Climate change’s affects on pollen means worse allergies

Cape Codders who feel their seasonal allergies are getting worse every year are not alone. And they are not wrong.

Physicians and environmental health scientists say climate change is contributing to longer and more intense pollen seasons — and it’s a trend that shows no signs of abating.

Studies that track pollen activity over decades show that warming trends have resulted in the pollen season two starting to three weeks earlier in the northern United States than in the late 1970s and 1980s, said Dr. Aaron Bernstein, director of the center for climate change and global environment at the Harvard TH Chan School of Public Health.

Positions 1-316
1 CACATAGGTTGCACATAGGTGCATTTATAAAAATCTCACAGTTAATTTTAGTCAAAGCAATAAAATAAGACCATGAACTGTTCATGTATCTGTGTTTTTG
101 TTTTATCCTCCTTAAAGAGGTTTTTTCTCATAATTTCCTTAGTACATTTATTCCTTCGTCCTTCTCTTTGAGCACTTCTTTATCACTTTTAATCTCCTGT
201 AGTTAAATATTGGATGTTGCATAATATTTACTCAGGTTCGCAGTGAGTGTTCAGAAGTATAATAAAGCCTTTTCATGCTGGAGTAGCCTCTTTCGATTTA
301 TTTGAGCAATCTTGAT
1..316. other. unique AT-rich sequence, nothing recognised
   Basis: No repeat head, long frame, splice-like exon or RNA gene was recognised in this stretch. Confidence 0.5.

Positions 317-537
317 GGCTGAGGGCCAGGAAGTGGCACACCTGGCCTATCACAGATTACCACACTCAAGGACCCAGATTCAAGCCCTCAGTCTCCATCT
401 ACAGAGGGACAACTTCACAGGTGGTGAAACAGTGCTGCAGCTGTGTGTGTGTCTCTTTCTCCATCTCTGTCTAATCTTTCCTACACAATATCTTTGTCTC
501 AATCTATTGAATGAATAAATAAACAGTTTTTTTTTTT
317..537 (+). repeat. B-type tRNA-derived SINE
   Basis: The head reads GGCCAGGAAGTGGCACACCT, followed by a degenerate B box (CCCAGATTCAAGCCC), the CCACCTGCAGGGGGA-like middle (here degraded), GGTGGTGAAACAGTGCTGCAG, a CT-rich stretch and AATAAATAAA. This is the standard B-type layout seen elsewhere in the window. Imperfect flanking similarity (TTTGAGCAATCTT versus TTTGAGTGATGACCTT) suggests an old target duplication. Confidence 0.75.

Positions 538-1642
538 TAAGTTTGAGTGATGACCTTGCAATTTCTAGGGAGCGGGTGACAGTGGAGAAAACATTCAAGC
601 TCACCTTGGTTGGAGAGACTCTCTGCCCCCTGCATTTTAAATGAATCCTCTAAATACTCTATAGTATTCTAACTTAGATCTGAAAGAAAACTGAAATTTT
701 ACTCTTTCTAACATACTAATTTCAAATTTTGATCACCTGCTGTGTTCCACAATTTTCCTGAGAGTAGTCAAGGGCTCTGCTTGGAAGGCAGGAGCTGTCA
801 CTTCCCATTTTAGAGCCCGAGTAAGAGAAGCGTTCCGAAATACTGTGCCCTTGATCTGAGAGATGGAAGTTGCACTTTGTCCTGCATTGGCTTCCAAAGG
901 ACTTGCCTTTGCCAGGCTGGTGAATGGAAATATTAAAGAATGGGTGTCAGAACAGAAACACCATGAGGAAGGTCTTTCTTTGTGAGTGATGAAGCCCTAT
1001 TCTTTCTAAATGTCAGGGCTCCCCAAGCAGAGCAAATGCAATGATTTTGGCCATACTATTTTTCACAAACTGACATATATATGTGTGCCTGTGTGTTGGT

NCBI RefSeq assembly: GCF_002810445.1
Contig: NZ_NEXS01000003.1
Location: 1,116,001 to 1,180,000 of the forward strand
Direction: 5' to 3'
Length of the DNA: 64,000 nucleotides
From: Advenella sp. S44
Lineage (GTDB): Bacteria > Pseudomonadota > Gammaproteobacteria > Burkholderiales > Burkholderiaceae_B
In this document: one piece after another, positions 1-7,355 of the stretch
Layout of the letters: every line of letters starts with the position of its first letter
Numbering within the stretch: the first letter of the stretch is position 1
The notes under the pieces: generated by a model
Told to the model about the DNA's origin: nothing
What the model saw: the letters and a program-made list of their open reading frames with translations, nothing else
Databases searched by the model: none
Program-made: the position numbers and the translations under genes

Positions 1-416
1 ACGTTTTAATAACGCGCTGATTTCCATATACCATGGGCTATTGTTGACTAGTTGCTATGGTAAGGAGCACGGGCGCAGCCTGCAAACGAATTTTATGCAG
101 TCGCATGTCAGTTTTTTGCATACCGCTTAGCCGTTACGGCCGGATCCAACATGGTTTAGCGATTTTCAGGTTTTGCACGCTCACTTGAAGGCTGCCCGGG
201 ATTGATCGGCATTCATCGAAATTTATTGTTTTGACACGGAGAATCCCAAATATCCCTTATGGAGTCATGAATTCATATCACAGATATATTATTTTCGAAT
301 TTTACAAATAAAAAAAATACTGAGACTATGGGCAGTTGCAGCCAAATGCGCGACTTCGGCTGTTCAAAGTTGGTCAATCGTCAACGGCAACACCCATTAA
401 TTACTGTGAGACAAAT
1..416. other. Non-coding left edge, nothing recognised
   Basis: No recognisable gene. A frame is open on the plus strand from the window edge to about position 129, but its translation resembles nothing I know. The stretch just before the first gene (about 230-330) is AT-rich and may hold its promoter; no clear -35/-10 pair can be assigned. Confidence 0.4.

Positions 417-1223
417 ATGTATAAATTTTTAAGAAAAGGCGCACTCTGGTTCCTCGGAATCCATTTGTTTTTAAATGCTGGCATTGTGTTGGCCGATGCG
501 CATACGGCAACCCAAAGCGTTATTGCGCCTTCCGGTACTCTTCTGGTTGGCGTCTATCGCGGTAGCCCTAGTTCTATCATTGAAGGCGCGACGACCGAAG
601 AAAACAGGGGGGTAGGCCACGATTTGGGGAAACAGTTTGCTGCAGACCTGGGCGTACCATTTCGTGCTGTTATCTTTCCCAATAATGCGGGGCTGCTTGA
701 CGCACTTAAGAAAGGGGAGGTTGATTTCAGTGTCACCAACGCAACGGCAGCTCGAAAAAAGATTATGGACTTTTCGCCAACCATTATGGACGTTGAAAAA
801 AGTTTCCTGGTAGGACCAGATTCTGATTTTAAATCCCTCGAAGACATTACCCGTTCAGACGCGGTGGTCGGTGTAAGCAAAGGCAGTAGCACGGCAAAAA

“Pollen seasons are starting earlier and they are lasting longer,” said Dr. Lewis Ziska, associate professor in the Department of Environmental Health Sciences at the Columbia University Mailman School of Public Health in New York.

Allergy sufferer Mark Thurman peeks through the tree line at the YMCA in West Barnstable where he works as the tree pollen count remains high.

The number of frost-free days is increasing, affecting plants from trees to ragweed, said Ziska, who has published research on pollen trends in the Lancet and National Academy of Sciences journal.

The longer growing seasons have a notable impact on pollen trends in New England that is more marked in Minnesota and the Dakotas, where the growing season has been extended by as much as three weeks, Ziska said.

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